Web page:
Political Thought of Plato

  • The ancient philosopher who wrote “The Republic” was Plato.
  • Plato founded the Academy in 387 B.C.
  • The mentor of Plato was Socrates.
  • Plato was a philosopher, mathematician, and founder of the Academy in Athens.
  • Plato’s teacher was Socrates.
  • Aristotle was the student of Plato.
  • Plato, along with Socrates and Aristotle, laid the foundations of Western philosophy and science.
  • Eudoxus, a student of Plato, developed the system of concentric spheres.
  • Eudoxus was born in the Cnidus Peninsula.
  • Plato said, “Dictatorship naturally arises out of democracy…”
  • Plato said, “He who is of a calm and happy nature…”
  • Eudoxus had a great influence on Euclid and Ptolemy.
  • Menaechmus was a pupil of Eudoxus.
  • Plato’s work influenced by pythagorean ideas was “Timaeus.”
  • In “The Symposium,” Aristophanes suggests that humans seek their missing halves.
  • Plato’s work describing Socrates’ trial and defense is “The Apology.”
  • Plato’s writings are mostly in the form of dialogues.
  • Plato’s method of attaining proofs was established in “Meno.”
  • Plato shared the view that the universe is perfect with Aristotle.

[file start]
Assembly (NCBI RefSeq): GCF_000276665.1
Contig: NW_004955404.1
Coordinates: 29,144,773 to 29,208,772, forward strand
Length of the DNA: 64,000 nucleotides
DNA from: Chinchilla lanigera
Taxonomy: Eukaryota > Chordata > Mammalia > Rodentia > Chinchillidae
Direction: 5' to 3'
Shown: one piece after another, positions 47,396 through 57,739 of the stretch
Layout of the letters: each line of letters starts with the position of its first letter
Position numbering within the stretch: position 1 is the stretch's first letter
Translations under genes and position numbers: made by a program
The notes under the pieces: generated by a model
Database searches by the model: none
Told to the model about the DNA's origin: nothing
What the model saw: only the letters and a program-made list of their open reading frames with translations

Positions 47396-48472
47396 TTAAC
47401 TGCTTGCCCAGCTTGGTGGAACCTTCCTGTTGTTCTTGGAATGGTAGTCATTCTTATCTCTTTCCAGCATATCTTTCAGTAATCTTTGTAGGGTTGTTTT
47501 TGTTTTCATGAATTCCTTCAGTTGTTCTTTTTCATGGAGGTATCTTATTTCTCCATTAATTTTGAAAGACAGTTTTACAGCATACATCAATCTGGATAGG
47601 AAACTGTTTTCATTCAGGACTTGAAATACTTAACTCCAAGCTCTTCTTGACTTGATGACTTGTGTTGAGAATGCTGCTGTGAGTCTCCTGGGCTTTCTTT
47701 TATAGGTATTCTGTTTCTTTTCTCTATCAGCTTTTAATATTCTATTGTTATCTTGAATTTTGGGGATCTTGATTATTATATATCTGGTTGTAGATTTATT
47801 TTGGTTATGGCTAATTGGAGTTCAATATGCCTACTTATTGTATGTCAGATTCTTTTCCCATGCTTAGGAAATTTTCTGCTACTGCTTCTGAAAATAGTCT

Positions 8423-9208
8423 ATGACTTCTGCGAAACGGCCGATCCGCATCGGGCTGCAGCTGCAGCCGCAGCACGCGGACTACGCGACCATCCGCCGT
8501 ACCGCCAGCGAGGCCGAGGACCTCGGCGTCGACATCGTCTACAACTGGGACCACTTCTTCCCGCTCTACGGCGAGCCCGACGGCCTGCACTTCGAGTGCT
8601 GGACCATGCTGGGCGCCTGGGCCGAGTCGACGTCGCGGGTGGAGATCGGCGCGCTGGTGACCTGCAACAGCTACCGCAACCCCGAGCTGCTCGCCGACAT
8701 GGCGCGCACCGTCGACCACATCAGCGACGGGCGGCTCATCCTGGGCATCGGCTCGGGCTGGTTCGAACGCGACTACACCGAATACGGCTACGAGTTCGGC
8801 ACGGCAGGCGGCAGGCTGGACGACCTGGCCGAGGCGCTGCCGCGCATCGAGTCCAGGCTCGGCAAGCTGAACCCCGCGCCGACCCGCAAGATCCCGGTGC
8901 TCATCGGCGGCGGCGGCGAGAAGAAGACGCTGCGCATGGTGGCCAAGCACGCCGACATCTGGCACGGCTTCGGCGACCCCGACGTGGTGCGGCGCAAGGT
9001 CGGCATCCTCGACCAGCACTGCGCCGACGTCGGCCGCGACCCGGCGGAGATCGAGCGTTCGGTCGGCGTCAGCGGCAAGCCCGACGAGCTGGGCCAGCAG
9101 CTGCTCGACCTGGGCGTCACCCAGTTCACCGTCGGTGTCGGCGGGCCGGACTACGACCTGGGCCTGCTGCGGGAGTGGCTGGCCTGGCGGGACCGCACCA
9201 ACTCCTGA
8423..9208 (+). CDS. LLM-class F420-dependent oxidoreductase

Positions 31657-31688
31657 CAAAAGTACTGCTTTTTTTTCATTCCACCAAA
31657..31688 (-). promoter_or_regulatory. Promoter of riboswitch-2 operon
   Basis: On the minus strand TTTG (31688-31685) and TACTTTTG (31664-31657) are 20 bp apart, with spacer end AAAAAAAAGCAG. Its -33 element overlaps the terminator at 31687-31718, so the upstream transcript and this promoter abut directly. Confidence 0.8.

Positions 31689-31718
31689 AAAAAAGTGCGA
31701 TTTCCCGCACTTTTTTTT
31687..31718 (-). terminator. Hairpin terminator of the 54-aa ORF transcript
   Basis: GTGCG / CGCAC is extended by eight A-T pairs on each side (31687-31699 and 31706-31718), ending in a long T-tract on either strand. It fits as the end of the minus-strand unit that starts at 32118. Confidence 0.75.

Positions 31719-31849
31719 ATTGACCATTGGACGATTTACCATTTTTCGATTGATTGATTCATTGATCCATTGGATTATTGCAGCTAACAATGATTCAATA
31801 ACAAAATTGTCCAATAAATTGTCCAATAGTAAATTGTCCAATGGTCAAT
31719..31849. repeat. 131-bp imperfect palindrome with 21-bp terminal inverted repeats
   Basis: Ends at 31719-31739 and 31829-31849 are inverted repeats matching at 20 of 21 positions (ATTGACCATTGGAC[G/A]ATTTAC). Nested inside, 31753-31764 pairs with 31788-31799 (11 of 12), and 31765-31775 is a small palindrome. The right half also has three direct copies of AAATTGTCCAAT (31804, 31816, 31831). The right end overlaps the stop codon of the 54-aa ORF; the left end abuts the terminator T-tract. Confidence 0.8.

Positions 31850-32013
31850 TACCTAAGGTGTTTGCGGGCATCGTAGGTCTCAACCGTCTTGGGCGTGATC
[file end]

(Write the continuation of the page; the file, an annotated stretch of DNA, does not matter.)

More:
• In Plato’s “The Republic,” he argues against censorship.
  • Socrates’ dialogues with Thaetetus primarily discuss the nature of human knowledge.
  • Raphael depicted Plato and Aristotle in “The School of Athens.”
  • Plato was born in 427 B.C.
  • Plato died in 347 B.C.
  • Plato was born in Athens.
  • Plato died in Athens.
  • Plato died at the age of 80 years.
  • In Plato’s ‘The Republic,” philosopher-kings should rule over society.
  • Socrates argues against unregulated literature and music in Athens.
  • Callipus developed the system of concentric spheres in Aristotle’s favor.
  • Plato is one of the ‘big three’ in ancient Greek philosophers.
  • Aristotle estimated the solar year to be 365 days and six hours long.
  • Heracleides suggested that the Earth rotates on its axis and the solar system might be heliocentric.
  • Menaechmus initiated the study of conic sections.
  • Plato’s writings take the form of dialogues

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